The gravitational-wave hunt just got bigger

Gravitational waves
This graphic shows the ripples in spacetime created by gravitational waves emanating from the merger of two black holes. (Max Planck Institute / NCSA Illustration)

Astronomers have detected their fourth gravitational wave from the merger of two black holes, but this one marks a new milestone.

It’s the first wave picked up by the Virgo gravitational-wave detector in Italy — and the first opportunity to triangulate on its location with the twin detectors of the Laser Interferometer Gravitational-wave Observatory, or LIGO, in Louisiana and Washington state.

The Aug. 14 event, known as GW170814, showed that the ripples in spacetime were emitted by the smash-up of two black holes about 31 times and 25 times as massive as the sun, located about 1.8 billion light-years away. The merger created a single black hole about 53 times the sun’s mass.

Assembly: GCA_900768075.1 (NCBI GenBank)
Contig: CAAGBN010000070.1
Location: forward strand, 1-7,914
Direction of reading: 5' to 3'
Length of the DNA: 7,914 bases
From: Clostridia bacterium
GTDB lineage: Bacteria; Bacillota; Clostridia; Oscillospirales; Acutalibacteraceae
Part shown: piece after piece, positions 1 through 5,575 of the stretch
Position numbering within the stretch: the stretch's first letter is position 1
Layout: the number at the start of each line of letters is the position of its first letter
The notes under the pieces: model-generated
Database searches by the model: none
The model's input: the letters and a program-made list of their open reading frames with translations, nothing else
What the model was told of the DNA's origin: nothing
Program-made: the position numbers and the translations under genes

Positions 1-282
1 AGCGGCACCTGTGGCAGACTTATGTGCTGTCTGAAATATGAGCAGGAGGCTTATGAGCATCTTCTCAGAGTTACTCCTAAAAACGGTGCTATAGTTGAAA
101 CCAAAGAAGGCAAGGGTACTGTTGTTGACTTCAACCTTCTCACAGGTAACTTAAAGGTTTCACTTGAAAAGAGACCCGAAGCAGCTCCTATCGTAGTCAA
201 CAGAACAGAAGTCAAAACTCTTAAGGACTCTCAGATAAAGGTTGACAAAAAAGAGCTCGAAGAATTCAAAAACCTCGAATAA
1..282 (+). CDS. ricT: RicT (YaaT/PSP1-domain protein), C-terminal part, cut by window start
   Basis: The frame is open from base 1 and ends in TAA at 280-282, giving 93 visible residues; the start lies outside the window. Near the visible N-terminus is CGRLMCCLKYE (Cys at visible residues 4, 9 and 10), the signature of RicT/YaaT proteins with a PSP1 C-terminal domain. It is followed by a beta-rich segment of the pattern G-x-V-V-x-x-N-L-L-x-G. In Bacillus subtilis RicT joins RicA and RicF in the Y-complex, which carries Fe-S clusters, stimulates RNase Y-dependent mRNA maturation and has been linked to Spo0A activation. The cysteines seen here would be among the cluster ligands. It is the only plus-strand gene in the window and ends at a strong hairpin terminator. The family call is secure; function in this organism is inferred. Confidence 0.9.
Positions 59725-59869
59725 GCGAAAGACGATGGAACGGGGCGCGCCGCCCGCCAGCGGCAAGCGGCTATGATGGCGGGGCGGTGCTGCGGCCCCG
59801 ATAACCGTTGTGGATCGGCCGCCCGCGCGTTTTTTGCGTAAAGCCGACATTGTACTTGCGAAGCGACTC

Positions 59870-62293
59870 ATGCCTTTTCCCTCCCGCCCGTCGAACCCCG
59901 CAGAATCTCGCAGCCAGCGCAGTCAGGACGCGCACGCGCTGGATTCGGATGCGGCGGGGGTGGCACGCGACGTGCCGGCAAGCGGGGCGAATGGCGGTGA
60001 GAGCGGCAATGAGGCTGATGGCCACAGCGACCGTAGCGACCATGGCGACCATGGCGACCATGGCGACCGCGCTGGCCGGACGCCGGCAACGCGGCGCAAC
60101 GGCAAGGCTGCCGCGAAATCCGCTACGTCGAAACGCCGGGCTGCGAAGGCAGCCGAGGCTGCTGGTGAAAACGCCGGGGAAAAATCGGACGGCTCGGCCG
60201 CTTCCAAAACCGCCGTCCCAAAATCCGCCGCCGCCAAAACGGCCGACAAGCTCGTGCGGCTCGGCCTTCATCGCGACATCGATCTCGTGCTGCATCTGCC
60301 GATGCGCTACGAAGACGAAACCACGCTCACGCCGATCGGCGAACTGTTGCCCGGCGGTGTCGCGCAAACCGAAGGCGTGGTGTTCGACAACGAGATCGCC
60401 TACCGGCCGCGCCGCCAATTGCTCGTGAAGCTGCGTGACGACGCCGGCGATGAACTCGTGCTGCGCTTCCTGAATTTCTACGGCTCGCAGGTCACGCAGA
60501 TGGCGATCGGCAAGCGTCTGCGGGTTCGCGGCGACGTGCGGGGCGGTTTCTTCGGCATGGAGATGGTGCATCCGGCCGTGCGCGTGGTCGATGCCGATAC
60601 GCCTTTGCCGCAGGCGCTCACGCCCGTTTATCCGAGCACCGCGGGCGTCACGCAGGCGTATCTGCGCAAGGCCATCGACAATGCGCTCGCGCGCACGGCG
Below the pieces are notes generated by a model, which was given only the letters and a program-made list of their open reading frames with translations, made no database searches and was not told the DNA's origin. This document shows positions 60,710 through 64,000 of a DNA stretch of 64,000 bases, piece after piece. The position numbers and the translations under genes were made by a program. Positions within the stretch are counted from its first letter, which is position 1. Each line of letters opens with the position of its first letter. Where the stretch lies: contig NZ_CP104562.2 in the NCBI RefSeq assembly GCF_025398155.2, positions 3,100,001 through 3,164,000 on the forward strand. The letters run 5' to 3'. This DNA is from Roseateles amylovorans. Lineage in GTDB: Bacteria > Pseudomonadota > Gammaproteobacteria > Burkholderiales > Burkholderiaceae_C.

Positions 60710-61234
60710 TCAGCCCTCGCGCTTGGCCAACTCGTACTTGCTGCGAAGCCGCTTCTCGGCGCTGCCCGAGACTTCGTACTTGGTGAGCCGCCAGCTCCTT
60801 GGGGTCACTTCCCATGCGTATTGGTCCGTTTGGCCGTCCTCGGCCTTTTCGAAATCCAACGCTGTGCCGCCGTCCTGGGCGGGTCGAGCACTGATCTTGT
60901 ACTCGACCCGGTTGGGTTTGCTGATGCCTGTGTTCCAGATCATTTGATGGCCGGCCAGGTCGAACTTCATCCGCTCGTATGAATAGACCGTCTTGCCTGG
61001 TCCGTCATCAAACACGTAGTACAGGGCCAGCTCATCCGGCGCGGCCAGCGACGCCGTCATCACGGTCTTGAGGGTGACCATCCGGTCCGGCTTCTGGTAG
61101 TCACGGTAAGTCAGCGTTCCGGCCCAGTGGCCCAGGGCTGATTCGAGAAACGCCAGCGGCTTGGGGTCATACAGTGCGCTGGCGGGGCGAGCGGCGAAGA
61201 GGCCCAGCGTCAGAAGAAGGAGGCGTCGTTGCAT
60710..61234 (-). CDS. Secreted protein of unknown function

Three solar masses were converted directly into gravitational-wave energy, in accordance with Albert Einstein’s famous equation E=mc2.

All that follows the model set by LIGO with its three previous detections since September 2015. The new twist involves folding in the data from Virgo, which started its first full-fledged advanced run in league with LIGO on Aug. 1.

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By Alan Boyle

Mastermind of Cosmic Log, contributing editor at GeekWire, author of "The Case for Pluto: How a Little Planet Made a Big Difference," president of the Council for the Advancement of Science Writing. Check out "About Alan Boyle" for more fun facts.

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